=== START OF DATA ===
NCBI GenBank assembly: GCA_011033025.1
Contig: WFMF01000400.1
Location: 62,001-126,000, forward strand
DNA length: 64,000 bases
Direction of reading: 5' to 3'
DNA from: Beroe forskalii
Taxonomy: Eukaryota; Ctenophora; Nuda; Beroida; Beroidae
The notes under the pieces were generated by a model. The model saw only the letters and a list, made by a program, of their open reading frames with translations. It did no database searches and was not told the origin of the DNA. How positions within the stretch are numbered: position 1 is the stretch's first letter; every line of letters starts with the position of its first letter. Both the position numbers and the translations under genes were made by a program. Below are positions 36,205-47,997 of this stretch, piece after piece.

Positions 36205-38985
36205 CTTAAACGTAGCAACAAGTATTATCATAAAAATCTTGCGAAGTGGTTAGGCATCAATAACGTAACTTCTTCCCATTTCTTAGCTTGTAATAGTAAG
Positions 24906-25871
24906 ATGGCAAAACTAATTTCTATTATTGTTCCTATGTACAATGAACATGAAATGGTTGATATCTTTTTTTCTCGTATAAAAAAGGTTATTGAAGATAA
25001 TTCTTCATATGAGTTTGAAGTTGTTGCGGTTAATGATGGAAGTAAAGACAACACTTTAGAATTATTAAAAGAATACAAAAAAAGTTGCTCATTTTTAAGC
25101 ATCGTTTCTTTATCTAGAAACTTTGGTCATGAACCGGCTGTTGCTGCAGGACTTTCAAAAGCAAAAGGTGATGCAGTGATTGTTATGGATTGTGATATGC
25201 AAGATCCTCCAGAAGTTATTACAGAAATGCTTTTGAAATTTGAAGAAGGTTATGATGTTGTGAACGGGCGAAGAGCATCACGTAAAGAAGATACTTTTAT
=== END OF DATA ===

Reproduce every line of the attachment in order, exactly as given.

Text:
NCBI GenBank assembly: GCA_011033025.1
Contig: WFMF01000400.1
Location: 62,001-126,000, forward strand
DNA length: 64,000 bases
Direction of reading: 5' to 3'
DNA from: Beroe forskalii
Taxonomy: Eukaryota; Ctenophora; Nuda; Beroida; Beroidae
The notes under the pieces were generated by a model. The model saw only the letters and a list, made by a program, of their open reading frames with translations. It did no database searches and was not told the origin of the DNA. How positions within the stretch are numbered: position 1 is the stretch's first letter; every line of letters starts with the position of its first letter. Both the position numbers and the translations under genes were made by a program. Below are positions 36,205-47,997 of this stretch, piece after piece.

Positions 36205-38985
36205 CTTAAACGTAGCAACAAGTATTATCATAAAAATCTTGCGAAGTGGTTAGGCATCAATAACGTAACTTCTTCCCATTTCTTAGCTTGTAATAGTAAG
Positions 24906-25871
24906 ATGGCAAAACTAATTTCTATTATTGTTCCTATGTACAATGAACATGAAATGGTTGATATCTTTTTTTCTCGTATAAAAAAGGTTATTGAAGATAA
25001 TTCTTCATATGAGTTTGAAGTTGTTGCGGTTAATGATGGAAGTAAAGACAACACTTTAGAATTATTAAAAGAATACAAAAAAAGTTGCTCATTTTTAAGC
25101 ATCGTTTCTTTATCTAGAAACTTTGGTCATGAACCGGCTGTTGCTGCAGGACTTTCAAAAGCAAAAGGTGATGCAGTGATTGTTATGGATTGTGATATGC
25201 AAGATCCTCCAGAAGTTATTACAGAAATGCTTTTGAAATTTGAAGAAGGTTATGATGTTGTGAACGGGCGAAGAGCATCACGTAAAGAAGATACTTTTAT